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Why do parents think pc building is so hard?

hirokie

23 months ago

I’m 13 years old but my parents won’t let me build a computer. They say “I’ve never built one before” or “It’s too hard”. First of all, how am I ever going to build one if I have not built one before??? And it’s literally just putting parts where they are and screwing them in. How do I convince them?

(UPDATE: So my parents gave me a 13 year old computer to disassemble and reassemble. Successfully done. Just waiting for them to actually accept the fact that I can do it and let me spend my money.)

Comments

  • 23 months ago
  • 6 points

Do what I did when I first started. Find someone IRL who knows how to build one and convince them to help you with your first build. Your parents will trust their ability and after that you can day you learned how to do it from that person.

  • 23 months ago
  • 4 points

Took me 2 days to notice I spelled "say" wrong. This bugs me to no end.

  • 23 months ago
  • 4 points

Well, at the end of the say, you're still a cool guy.

ill leave now

  • 23 months ago
  • 3 points

Good guy Jack

  • 23 months ago
  • 3 points

Agreed. I am incredibly lucky to have him as a friend.

  • 22 months ago
  • 1 point

hehe

  • 23 months ago
  • 6 points

As a parent (in real life), they might be saying this based on their observations of your past - how you handled other things that required following instructions and minimizing mistakes. Also, depending on their age, many parents have learned how to do things by either reading books (those things that have paper with words on each page and are heavy and bulky) or someone showed them how to do it (i.e. replace a batter in a car) versus watching a video on-line. So it could be that it is new territory - just guessing since I know nothing about your parents. Also, again, not knowing about your parents, the $$$ investment (who will be paying for all the parts???) they make in the parts and then handing it over to someone who has never put together the said parts could be a big financial risk in their eyes.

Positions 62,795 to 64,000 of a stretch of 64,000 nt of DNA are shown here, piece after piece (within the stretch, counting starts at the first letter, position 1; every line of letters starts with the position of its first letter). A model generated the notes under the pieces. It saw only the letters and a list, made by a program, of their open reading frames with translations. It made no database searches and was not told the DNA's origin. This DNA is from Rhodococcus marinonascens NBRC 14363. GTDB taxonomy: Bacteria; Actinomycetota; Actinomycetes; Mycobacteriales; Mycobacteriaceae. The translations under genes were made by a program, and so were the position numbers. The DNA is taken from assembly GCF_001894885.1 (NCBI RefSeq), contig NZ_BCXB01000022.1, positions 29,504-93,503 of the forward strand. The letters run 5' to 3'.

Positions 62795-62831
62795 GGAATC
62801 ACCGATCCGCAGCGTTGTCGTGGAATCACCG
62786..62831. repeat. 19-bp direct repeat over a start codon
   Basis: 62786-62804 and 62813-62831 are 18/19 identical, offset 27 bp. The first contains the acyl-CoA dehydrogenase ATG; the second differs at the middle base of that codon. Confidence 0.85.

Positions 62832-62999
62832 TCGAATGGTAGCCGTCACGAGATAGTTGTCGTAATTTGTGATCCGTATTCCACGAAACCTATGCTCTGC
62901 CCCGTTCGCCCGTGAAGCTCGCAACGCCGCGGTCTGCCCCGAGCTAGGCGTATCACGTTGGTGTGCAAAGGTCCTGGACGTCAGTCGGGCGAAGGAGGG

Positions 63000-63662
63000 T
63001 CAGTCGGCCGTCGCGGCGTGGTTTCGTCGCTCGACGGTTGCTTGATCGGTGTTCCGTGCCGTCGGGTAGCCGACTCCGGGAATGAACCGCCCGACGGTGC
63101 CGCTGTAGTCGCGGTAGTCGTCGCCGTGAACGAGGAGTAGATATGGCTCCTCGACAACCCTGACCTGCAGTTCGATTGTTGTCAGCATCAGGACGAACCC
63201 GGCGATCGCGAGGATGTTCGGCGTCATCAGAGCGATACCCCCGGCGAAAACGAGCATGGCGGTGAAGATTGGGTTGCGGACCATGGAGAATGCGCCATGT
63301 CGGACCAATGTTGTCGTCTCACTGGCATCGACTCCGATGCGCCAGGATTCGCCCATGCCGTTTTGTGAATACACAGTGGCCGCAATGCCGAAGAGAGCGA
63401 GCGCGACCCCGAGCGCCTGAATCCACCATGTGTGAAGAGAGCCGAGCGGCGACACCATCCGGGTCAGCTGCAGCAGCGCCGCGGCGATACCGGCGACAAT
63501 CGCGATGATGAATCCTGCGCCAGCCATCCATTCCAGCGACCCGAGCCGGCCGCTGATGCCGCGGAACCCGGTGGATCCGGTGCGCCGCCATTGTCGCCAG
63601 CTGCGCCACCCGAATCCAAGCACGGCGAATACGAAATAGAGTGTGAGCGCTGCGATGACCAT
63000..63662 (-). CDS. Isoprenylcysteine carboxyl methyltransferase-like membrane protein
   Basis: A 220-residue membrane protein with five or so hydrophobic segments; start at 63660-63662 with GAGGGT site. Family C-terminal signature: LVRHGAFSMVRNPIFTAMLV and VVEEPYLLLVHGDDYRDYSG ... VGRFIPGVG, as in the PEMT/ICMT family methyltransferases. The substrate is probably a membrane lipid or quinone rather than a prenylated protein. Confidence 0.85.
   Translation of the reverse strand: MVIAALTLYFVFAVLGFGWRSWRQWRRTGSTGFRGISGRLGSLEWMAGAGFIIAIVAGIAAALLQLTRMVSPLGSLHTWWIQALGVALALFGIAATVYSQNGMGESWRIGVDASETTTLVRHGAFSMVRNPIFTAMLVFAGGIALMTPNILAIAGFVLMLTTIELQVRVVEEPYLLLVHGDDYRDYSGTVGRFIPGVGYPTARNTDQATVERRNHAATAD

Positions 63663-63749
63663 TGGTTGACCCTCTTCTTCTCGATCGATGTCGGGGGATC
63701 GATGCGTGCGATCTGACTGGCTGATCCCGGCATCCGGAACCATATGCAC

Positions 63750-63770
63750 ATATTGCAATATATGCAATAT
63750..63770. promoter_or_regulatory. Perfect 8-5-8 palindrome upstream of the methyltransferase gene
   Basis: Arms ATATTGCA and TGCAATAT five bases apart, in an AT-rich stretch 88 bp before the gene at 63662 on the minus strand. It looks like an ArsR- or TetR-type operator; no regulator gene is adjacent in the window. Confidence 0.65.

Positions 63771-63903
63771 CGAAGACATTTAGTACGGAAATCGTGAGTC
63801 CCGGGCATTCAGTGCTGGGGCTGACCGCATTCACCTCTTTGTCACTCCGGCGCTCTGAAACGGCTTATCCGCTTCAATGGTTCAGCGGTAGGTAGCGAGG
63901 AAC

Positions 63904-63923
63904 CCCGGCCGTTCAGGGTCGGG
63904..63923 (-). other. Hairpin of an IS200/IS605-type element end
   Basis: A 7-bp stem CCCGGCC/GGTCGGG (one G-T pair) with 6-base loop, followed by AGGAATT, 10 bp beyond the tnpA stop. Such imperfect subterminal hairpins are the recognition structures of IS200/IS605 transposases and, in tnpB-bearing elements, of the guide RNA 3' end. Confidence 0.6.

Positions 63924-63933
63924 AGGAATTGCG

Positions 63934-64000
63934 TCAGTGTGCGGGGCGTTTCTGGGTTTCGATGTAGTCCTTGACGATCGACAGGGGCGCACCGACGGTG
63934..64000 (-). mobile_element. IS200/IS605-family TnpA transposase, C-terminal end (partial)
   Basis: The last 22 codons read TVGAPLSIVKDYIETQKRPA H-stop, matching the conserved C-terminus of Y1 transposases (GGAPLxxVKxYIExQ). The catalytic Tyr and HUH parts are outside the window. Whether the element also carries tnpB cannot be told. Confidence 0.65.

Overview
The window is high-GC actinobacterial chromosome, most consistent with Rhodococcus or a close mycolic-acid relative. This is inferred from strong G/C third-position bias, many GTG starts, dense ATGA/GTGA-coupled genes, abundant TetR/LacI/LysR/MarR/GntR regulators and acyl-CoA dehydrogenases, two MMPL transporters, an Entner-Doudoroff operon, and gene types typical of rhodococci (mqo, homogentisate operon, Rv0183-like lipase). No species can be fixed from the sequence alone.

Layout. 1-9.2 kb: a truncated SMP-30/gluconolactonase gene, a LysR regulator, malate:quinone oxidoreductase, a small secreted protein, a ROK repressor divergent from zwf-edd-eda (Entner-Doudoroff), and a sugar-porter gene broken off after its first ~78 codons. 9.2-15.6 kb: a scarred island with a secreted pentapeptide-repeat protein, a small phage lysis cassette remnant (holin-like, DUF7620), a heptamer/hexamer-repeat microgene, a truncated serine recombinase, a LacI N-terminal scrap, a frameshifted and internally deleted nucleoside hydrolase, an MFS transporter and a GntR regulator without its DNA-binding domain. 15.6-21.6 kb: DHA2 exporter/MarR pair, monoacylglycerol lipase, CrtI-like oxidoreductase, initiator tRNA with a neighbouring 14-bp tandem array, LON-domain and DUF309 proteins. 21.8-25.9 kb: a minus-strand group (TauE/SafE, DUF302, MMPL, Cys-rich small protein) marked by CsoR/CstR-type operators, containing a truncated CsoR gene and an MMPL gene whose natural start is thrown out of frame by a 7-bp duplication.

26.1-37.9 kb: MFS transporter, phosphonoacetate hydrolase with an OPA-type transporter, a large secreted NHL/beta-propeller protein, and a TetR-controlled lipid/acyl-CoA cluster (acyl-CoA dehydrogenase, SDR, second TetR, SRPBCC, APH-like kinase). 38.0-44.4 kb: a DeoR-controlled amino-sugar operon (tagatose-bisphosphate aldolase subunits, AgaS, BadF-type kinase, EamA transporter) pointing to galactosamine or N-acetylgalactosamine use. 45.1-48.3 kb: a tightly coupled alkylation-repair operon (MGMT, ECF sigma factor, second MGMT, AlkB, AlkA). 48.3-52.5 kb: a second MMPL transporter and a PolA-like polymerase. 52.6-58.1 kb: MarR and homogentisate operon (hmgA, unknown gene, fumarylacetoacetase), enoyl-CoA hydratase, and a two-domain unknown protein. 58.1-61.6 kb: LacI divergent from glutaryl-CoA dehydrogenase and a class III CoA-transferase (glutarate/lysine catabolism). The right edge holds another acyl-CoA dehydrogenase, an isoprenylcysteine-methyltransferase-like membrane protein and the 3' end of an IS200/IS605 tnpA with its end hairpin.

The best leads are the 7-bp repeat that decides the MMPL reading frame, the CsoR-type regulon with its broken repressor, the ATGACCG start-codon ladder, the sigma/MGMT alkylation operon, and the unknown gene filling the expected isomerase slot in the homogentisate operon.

Put it this way - how about you give me $500 to work on your (fill in your possession... bike... car...) and I'll fix it - I've never done it before - it is simply just making some adjustments - I saw it on youtube. Would you trust me?

  • 23 months ago
  • 2 points

I have saved up only 600 just for the PC. So, no. It's all my money. However, it does make sense. Thank you.

  • 23 months ago
  • 2 points

Their experience is from the 1980s-90s, when you had to solder and create motherboards with Intel 8086s, or else program it themselves with paper strips.

  • 23 months ago
  • 2 points

I doubt they are THAT old. Paper strips were before the 80's - more like the 60's. Haven't confirmed with google.

When I was in HS, there was a 'computer' room - in there was a teletype machine, and a phone, and a coupler that the phone would sit in when active - meaning dialed into the real computer at another HS. There were paper strips used to load in/or save programs. It was ancient stuff back then - but we had fun with all the little dots the paper strip would make.

  • 23 months ago
  • 2 points

I would start with PCPP's build videos: https://www.youtube.com/playlist?list=PLA4BpBaN8wLCYYq24TiF9aWHwc0nvxpZD

Like Cicero mentioned, find someone who has built a computer before to help you. If not, then you need to convey to them that you have studied enough about the build process to do it on your own - write a list of the necessary steps you'll follow and show that to them - and take things slow. Have you already saved up to build the computer?

  • 23 months ago
  • 2 points

Oh look...the monthly "My parents just don't understand" thread. I was wondering when it was coming.

  • 23 months ago
  • 4 points

Thanks for helping me out.

  • 23 months ago
  • 2 points

I was wondering when it was coming

I was also wondering when you would say this exact statement on this thread.

  • 23 months ago
  • 3 points

Sorry it took so long :-P

  • 23 months ago
  • 2 points

i built my first pc at 13 tell the its like legos :) it actuly helps

  • 23 months ago
  • 1 point

I would show them a video on how to build a computer. I know Paul had a series on NeweggTV where he showed the whole process of building a computer. Those videos were really helpful for me.

I'm petty sure Kyle has a video about it now as well as Jay. Pick whoever you prefer and let your parents see what it's all about.

  • 23 months ago
  • 1 point

I’m thinking about that but I’m like 75% sure that they will either not watch it/or watch it and say “You’ve never built a PC before though.” Thanks for the suggestion though.

[comment deleted]
  • 23 months ago
  • 1 point

If your parent's won't let you take on challenging tasks, you need new parents XD.

[comment deleted]
  • 23 months ago